The following day we woke up and headed for sump 4.  Connor and Gareth had a plan to head to Camp 2 and assist with setting up the port-a-ledge and assist with diver operations at sump 7.A portaledge is a mobile platform that climbers use to spend nights on multi day climbs by setting up tents on this platform. A portaledge was used for sump 7 because of the sheer wall from the vertical shaft that goes into the sump.  There is no place for divers to set up their equipment unless a portaledge is setup.
Connor preparing to rap into sump 4.
The boreholes to sump 4 had breakdown piles in place which slowed progression but there was a high room with a muddy floor that had some interesting signs or water movement. Its amazing to think that the water would get that high in the cave.

Maxwell in one of the Rimstone pools near sump 4 in Cueva De La Pena Colorada, Mexico
Continuing on we passed some voids that went down 50 meters to the water table and another sump. There were some formation rooms but a few down climbs later and we made it to the 40ft. drop leading into sump 4.
Connor rapping down into sump 4 with diving gear and the crew preparing for a dive.
This was a interesting rap as it had a large flow stone pouring over the ledge and a nice free hang rap down to the bottom.

Connor rapping into Sump 4 as Gareth prepares to dive and the crew prepares dive equipment.
 There was water flowing over the edge of this large flow stone which added to the dynamic of the room.

Connor descending over the flowstone to sump 4 in Cueva de La Pena Colorada
This flow stone was quite impressive to see and it was a nice rap down to the sump pool. Gareth and Connor prepared to dive through sump 4 and continued to shuttle diving gear through sump 4 and onto sump 7.

Jim ascending up the large flowstone flowing over the rap into sump 4 in Cueva De La Pena Colorada, Mexico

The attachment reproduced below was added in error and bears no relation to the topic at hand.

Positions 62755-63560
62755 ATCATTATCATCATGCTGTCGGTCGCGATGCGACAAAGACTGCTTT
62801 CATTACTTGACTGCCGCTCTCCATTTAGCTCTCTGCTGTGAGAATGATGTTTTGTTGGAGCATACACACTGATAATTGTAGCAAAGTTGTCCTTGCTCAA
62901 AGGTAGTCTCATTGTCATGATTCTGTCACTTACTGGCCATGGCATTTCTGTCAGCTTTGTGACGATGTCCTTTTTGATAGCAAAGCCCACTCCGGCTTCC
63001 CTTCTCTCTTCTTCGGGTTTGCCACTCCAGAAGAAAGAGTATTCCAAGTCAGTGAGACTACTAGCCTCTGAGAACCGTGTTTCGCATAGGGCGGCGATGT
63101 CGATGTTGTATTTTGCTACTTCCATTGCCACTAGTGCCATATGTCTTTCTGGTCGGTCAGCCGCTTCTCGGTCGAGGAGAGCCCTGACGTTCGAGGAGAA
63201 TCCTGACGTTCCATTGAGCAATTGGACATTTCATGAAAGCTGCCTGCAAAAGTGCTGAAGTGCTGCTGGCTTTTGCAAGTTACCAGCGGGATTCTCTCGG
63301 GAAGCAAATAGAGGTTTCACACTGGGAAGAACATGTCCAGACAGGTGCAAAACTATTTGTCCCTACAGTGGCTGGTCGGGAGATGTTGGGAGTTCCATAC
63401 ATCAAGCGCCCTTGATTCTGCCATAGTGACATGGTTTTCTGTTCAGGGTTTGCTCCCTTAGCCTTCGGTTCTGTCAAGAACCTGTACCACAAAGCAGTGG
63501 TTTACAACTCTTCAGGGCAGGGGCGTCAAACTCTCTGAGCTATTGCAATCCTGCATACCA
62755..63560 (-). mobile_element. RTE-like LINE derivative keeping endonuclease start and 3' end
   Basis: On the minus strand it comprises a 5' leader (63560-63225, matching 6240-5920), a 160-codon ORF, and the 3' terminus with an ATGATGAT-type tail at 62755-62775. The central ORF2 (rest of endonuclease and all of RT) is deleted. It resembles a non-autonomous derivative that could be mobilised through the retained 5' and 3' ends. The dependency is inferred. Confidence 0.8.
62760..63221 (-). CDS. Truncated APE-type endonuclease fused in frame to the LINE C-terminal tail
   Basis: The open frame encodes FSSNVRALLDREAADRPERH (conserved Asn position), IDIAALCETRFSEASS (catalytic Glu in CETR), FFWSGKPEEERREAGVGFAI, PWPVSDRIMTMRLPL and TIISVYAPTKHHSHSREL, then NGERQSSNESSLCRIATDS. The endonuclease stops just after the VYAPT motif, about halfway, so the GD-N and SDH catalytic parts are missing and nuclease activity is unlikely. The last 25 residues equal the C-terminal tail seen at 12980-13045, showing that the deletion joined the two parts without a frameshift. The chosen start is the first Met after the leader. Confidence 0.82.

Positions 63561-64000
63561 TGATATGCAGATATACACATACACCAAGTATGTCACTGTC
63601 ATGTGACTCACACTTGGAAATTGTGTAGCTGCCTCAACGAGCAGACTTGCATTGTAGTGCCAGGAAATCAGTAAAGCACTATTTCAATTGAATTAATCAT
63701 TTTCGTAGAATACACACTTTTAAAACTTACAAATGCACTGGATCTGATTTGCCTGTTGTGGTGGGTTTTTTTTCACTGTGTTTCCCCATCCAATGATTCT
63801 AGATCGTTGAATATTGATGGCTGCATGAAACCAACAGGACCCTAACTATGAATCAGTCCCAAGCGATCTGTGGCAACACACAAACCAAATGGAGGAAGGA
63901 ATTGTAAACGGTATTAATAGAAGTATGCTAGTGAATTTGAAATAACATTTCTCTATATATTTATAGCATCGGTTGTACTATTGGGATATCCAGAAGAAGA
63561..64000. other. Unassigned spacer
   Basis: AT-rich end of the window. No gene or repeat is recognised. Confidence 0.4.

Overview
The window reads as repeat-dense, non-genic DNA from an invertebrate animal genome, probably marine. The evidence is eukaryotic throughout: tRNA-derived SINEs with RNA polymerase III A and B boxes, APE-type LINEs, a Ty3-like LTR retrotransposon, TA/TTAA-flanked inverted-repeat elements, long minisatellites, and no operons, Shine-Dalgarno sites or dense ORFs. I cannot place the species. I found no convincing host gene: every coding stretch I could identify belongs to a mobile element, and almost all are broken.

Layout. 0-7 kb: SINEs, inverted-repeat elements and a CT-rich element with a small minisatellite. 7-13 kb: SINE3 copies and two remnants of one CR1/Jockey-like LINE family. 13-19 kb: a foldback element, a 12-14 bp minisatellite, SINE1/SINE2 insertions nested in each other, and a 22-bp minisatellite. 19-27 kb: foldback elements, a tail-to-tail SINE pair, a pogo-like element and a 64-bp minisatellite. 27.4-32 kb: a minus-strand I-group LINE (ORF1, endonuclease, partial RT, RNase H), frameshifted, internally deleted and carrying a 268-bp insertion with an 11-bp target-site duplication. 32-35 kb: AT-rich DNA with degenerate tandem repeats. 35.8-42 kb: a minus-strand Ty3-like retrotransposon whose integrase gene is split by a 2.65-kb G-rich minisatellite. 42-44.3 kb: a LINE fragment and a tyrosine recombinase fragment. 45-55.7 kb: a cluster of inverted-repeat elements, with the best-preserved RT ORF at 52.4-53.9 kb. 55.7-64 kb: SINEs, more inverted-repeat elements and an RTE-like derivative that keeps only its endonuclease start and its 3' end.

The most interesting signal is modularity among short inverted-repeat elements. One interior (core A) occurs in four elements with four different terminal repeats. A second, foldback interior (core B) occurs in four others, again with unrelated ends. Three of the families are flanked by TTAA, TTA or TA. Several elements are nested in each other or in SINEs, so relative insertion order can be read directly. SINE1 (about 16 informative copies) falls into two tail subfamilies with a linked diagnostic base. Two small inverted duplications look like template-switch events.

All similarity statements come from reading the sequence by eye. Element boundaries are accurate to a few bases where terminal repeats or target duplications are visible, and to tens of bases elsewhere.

I wanted to make sure I got some photos of Gareth and Connor going through the sump so I set up for a photo shoot here.

Gareth and Connor in sump 4 in Cueva de La Pena Colorada
They had tanks with mixed gases for deep diving and other camping equipment that was meant for sump 7 support and camp 2.

Connor in sump 4 in Cueva de La Pena Colorada
After Gareth and Connor went into their dive, we headed back to camp 1 and headed over to the Whacking chamber to photo this massive room. 

ribboned passage in Cueva De La Pena Colorada, Mexico
On the way we stopped to photo some more of the ribbon borehole passage in the lower levels of the cave before we popped out into the whacking great chamber.

Passage from the grand lagoon to the whacking chamber in Cueva De La Pena Colorada, Mexico
The Whacking Great Chamber was very impressive and a massive room that led to an upper level. The rock was a bit dangerous and exposed to hike up but there was a rope in place for people to get to the top. The rope was from the 1984 expedition so a piece of rope was taken out for testing.  Max and Katie went to the top to stage the photo while I set up at the bottom. Jim was also assisting at the bottom. At the top of the chamber Max reported that there were a lot of beautiful white formations but I did not manage to get up there after the photos were taken.  Once we were done with the Whacking Chamber, he headed to sump 3 to get some remaining photos and pack up all of the camera gear.
Jim looking over sump 3 in Cueva de La Pena Colorada
We headed back to camp and we basically ran out of things to do, Gareth and Connor were beyond sump 4, camp 2 was full, photos were taken, so the following day we headed out of the cave. Jim and I retrieved our gear the day after and than on the last day, I headed back down with the group to photo the main entrance and dive base.

Main entrance in Cueva De La Pena Colorada, Mexico
The main entrance has a nice room and goes into some passage before it leads to sump 1
Self portrait at the main entrance in Cueva De La Pena Colorada, Mexico
I am glad we were able to bypass to this sump as it was quite long and that would have ate up a lot of the gas especially for open circuit divers.
KISS rebreather at sump 2 in Cueva De La Pena Colorada, Mexico
I went over to sump 2 to help the team carry some packs and see them off as I photographed them going underwater.
Sump 2